Biographical Sketch of Alberta Martha Hill (Smith)

Biographical Database of NAWSA Suffragists, 1890-1920

Biography of Alberta Martha Hill (Smith), 1889-1952

By Heather Ackerman, researcher, Buffalo, New York

Executive Secretary, Women's Political Union

Alberta Martha Hill was born in 1889, in New South Wales, Australia. She came to the United States in 1902, when her father, American merchant Marcus Stow Hill, requested a passport to bring his family stateside. She was accompanied by her mother (and namesake) Alberta Reardon Hill, and a younger brother.

By 1911, Alberta was 22, and active in the women's suffrage movement. She served as the executive secretary to the Women's Political Union under Harriot Stanton Blatch. The two women worked together for several years, and the outspoken Blatch was a particular admirer of Alberta's gentle nature. After a run-in with a stubborn police chief, who was eager to revoke a meeting permit the WPU had filed, Blatch remarked that everything was smoothed over with "patience on the part of everyone, and particular pleas on the part of Alberta Hill, our very able and beautiful secretary."

In September of 1911, the Philadelphia Woman Suffrage Association held an "Open Air Suffrage Meeting", which was announced in the Friend's Intelligencer, a Quaker publication. The gathering, held in Independence Square, was the first of its kind in Philadelphia and featured speakers such as Anna Howard Shaw and Harriet May Mills. Among the speakers was "Miss Alberta Hill, from Australia" where, the paper noted wryly, "women have been voting for years".

The presidential election of 1912 was contentious, with three parties fighting tooth and nail for every vote. Sitting president William Howard Taft carried the Republican standard, while neophyte Woodrow Wilson was the Democratic nominee. Former president Theodore Roosevelt, having failed to capture a spot on the Republican ticket, formed his own "Bull Moose" party and ran as a Progressive. Many suffragists followed him, hoping that his forward-thinking platform would translate to policy. Florence Harriman, a prominent Wilson supporter, attempted to drum up support from the "youth vote", but later bemoaned that "all our birds had gone to perch on the suffrage plank" (of the Progressive Party). Alberta herself broke rank with many of her peers to work for Wilson's campaign. She served for two years as the first assistant in the Organization Bureau. While Wilson was a relatively inexperienced politician, the Democratic governor of New Jersey would secure the nomination, and later, the White House.

Her support for Wilson notwithstanding, Alberta was among the nearly 8,000 suffragists that marched on Washington on March 3, 1913, protesting the continued exclusion of women from the political process. Coinciding with Wilson's inauguration, the march drew such luminaries as Helen Keller and reporter Nellie Bly. An image preserved by the Library of Congress depicts a smiling Alberta mounted on horseback, ribbons pinned to her lapel, with the Capitol Building in the background.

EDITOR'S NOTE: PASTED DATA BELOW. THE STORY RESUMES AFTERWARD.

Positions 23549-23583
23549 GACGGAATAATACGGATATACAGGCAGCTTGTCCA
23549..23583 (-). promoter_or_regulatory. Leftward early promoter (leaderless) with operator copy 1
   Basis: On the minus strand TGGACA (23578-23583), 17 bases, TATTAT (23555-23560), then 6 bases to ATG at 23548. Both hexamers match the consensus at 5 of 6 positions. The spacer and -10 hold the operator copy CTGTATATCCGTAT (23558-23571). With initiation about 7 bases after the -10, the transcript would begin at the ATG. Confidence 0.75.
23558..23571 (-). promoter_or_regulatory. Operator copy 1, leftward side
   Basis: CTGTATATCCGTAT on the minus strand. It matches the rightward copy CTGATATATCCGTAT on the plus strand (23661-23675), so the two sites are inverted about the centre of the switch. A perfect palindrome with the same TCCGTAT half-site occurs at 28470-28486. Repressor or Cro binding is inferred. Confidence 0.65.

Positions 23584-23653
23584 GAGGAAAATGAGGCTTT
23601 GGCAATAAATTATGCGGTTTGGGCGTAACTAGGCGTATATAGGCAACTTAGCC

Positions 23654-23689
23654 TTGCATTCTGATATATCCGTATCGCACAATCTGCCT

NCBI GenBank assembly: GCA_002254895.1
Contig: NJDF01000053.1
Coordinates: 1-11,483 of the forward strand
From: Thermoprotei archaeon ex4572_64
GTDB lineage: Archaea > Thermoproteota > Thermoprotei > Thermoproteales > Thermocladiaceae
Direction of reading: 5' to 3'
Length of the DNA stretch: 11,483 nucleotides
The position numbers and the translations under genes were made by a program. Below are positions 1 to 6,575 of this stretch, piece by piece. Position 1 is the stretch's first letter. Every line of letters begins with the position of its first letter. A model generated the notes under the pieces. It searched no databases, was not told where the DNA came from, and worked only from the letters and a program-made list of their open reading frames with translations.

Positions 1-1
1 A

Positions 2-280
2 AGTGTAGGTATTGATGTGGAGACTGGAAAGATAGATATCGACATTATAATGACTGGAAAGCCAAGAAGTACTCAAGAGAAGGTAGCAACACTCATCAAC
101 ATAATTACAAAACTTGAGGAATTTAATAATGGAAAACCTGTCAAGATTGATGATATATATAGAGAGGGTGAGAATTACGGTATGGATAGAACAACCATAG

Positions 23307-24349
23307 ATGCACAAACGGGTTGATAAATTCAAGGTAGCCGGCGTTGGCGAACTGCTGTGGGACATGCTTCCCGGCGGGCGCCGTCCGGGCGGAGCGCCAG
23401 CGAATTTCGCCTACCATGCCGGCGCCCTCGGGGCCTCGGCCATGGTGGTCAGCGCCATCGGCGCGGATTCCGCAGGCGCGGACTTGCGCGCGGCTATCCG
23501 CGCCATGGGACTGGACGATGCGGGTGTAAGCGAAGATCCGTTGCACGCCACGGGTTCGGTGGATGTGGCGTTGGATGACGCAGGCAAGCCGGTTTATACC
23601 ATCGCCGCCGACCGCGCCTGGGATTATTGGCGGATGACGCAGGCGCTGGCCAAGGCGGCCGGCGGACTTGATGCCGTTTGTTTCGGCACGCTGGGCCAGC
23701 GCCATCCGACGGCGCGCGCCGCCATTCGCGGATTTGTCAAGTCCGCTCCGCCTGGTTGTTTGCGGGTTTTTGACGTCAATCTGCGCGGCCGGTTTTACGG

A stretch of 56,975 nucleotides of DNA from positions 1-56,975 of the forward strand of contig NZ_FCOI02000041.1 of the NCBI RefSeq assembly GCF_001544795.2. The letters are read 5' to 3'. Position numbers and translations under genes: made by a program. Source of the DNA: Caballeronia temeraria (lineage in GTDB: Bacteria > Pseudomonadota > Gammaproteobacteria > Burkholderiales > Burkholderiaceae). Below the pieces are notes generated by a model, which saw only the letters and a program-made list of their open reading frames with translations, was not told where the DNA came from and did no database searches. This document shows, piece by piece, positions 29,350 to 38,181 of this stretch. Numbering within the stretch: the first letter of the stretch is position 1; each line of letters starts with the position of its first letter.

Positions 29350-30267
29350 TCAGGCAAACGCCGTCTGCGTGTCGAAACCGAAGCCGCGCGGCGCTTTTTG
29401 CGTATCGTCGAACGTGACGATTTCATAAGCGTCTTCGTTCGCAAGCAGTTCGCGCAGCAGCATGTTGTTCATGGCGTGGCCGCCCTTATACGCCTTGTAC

Alberta Hill married in November of 1915, at the Church of Our Lady of Good Counsel in Staten Island. Her groom, Francis (Frank) Smith, worked under Josephus Daniels, the Secretary of the Navy. The New York Times announced the union as "Suffrage Leader Weds Secretary to Daniels". In addition to a lovely description of her "gown of white broadcloth" with a "white hat and white fox furs", the article records Alberta's answer when asked if she would obey her new husband.

"No," she replied.

Harriot Stanton Blatch, at the wedding which the Times declared "almost a suffrage function", took the opportunity to grill the priest. How had he voted, she wondered? For or against women's rights? He gently demurred, admitting that he had not, but that "five other priests associated with him had." The young couple made their first home in Washington, D.C.

By the following year, the Women's Political Union dissolved and "amalgamated" with the Congressional Union, in order to focus attention on gaining the vote at a federal (rather than state) level. Alberta continued to serve as executive secretary, even taking over leadership duties in late 1916, as Harriot Stanton Blatch dealt with the loss of her husband and the settling of his estate.

Alberta and Francis Smith welcomed three children over the next few years. A daughter, Dorothy, arrived in 1917, followed by her sister Narell in 1919. Their youngest, Martiecita (possibly a derivative of Alberta's middle name Martha, sometimes styled as "Martie"), was born in 1921. The youngest Smith child passed her name to her own daughter, who in turn did the same. Alberta "Martie" Hill has living great-great-granddaughters that still bear her name.

She spent the majority of her later years in Staten Island. Alberta Hill Smith died in 1952.


Harriman, Mrs. J. Borden, "'Enter Politics' Mrs. J. Borden Harriman's Message to American

Women." New York Herald, 18 August, 1912, pp 2.

Lumsden, Linda. Rampant Women: Suffragists and the Right of Assembly. Knoxville: University of Tennessee Press, 1997. pp 38

"Philadelphia, Ninth Month 30, 1911". Friend's Intelligencer. 30 September, 1911: Vol 68, pp 616

"Suffrage Leader Weds Secretary to Daniels". New York Times. 5 November, 1915: pp 13

The History of Woman Suffrage, vol. 6, 1900-1920. Retrieved from


"Suffrage Parade - Alberta Hill" - Photo taken at the Woman Suffrage Parade held in Washington, D.C., March 3, 1913. Bain News Service, publisher (Library of Congress)


"Hill, Alberta. Woman Suffragette" 1914. Harris & Ewing, photographer

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